CAPE CANAVERAL, Fla. - Rocket 3.3, a launch vehicle built by a stealth space launch company, Astra Space, failed to orbit test payloads for NASA on its maiden flight from Florida’s Space Coast on Thursday Feb. 10.
Dubbed ELaNa 41, the NASA sponsored educational mission contained four CubeSats, a type of miniature satellite, for various universities, including the University of Alabama, New Mexico State University, and the University of California, Berkeley, according to a NASA press release. In addition, a CubeSat provided by the agency’s Johnson Space Center was included on this launch.
Astra was selected for ELaNa 41 under NASA’s Venture Class Launch Services Demonstration 2 contract, a program designed to assist the development of new commercial rockets and launch small satellites. Astra is currently capable of launching up to 500 kilograms to low Earth orbit, according to their webpage, with improvements anticipated in the future.
“Missions like these are critical for developing new launch vehicles in this growing commercial sector,” Hamilton Fernandez, NASA Launch Services Program mission manager, said in a press release. “I commend the Astra team for their dedication to supporting NASA’s mission.”
Low Earth orbit is defined as a region in space just beyond the thickest sections of the atmosphere, and is the easiest orbit to attain. LEO is a vastly utilized earth orbit, including by the International Space Station, imaging satellites, communications satellites, science missions, and CubeSats. Companies like Astra are targeting to serve the small satellite market specifically in LEO, which is accessible by relatively small rockets.
Astra was unveiled in 2020 after years of operating covertly. Prior to the ELaNa 41 mission, all of Astra’s launches have occurred from the Pacific Spaceport Complex – Alaska, on Kodiak Island. The company has made seven attempts to reach orbit, with only one resulting in success.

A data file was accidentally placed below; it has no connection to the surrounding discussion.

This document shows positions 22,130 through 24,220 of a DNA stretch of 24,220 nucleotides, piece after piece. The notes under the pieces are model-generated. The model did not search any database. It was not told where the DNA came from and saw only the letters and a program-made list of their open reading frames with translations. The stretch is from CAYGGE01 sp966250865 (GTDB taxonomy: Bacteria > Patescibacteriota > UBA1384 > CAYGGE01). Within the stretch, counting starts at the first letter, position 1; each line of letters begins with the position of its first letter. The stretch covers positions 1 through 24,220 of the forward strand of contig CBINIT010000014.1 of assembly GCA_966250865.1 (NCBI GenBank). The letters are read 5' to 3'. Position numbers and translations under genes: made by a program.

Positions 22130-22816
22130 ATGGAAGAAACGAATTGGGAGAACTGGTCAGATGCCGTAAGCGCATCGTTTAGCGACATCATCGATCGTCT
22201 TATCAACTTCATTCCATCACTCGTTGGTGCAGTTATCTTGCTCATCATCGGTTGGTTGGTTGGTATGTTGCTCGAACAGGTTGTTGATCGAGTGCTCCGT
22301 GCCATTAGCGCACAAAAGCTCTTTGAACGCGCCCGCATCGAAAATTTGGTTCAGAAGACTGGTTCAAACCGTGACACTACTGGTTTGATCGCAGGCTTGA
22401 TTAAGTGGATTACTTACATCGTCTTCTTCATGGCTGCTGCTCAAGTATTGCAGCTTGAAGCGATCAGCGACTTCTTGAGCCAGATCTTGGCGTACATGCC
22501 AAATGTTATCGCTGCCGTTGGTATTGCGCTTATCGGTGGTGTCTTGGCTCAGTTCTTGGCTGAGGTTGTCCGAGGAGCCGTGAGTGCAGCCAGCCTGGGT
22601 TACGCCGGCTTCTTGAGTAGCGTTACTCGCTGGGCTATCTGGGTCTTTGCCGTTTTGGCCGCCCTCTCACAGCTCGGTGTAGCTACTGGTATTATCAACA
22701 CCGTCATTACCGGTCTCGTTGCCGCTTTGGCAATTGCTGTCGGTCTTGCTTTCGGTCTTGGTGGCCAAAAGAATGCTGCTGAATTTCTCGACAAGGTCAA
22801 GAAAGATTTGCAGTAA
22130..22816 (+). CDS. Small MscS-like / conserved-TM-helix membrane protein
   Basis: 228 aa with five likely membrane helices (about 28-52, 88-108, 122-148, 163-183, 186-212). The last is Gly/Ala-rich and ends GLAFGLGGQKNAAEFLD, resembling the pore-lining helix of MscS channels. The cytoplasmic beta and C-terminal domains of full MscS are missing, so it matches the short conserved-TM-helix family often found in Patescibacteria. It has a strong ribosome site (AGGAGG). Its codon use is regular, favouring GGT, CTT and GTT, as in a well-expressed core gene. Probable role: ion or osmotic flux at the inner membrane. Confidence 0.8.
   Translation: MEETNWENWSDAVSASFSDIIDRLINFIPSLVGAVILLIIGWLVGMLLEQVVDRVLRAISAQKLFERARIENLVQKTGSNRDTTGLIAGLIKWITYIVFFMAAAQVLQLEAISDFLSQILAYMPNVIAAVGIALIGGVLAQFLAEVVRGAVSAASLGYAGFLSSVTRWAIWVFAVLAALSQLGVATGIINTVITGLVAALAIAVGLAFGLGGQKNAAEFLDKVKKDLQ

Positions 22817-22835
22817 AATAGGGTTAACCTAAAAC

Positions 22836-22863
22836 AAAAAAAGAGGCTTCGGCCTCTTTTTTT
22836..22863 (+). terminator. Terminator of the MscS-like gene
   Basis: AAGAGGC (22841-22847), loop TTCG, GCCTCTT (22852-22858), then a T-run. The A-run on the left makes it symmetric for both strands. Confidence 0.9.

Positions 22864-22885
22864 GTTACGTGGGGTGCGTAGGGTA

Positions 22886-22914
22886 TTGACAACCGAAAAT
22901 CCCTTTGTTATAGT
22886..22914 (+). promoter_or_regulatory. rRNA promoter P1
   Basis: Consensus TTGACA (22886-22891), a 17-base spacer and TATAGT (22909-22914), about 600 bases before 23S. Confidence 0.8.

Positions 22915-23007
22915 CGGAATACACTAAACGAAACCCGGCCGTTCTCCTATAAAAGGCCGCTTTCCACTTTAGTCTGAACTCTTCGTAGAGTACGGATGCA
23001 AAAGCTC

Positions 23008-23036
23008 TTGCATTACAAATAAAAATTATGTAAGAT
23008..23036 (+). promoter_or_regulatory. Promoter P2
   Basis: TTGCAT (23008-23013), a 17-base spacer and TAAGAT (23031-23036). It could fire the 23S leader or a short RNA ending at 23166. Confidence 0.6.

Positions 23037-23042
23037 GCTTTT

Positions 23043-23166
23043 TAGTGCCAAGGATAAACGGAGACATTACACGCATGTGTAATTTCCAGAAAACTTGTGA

Astra’s first launch from Cape Canaveral initially appeared successful, after rocketing away from Space Launch Complex 46 into a sunny Florida afternoon. However, shortly after the first stage had completed its role in the flight, an issue occurred with the second stage.
“Following launch, an in-flight anomaly prevented delivery of the CubeSat payloads on NASA’s Educational Launch of Nanosatellites (ELaNa 41) mission,” according to a press release issued by NASA following the launch.
From the live webcast provided by Astra, the upper stage appeared to tumble over the earth, after one of the payload fairing halves failed to properly jettison. The payload fairing is essentially the nose-cone of the rocket, which enshrouds and protects the satellites during launch. NASA and Astra both declared the loss of all spacecrafts involved in the flight, but has not made an official statement regarding the root cause.
The company’s CEO, Chris Kemp, made a statement on Twitter following the anomaly. “We experienced an issue in today's flight,” said Kemp. “I'm deeply sorry we were not able to deliver our customer's payloads. I'm with the team looking at data, and we will provide more info as soon as we can.”
The next steps for the California-based company are yet to be seen, but a full investigation is planned to determine the root cause of the launch anomaly. A stiff race for the small satellite market presses on, with competitors like RocketLab and Virgin Orbit successfully launching operational missions, likely increasing urgency for Astra to return to flight.
“The Federal Aviation Administration (FAA) authorized Astra to lead the investigation, is providing oversight to ensure any public safety issues are identified and addressed, and will approve the final report,” Andrew Griggs, Senior Director of Mission Management & Assurance at Astra, said.
Regardless, Astra Space’s first launch from Florida is the beginning of a surge of small rockets planning to fly from Cape Canaveral, including competitors Firefly Aerospace, ABL Space Systems, Relativity, and more. The market is booming, and the Cape Canaveral Space Force Station is preparing to support the increased activity.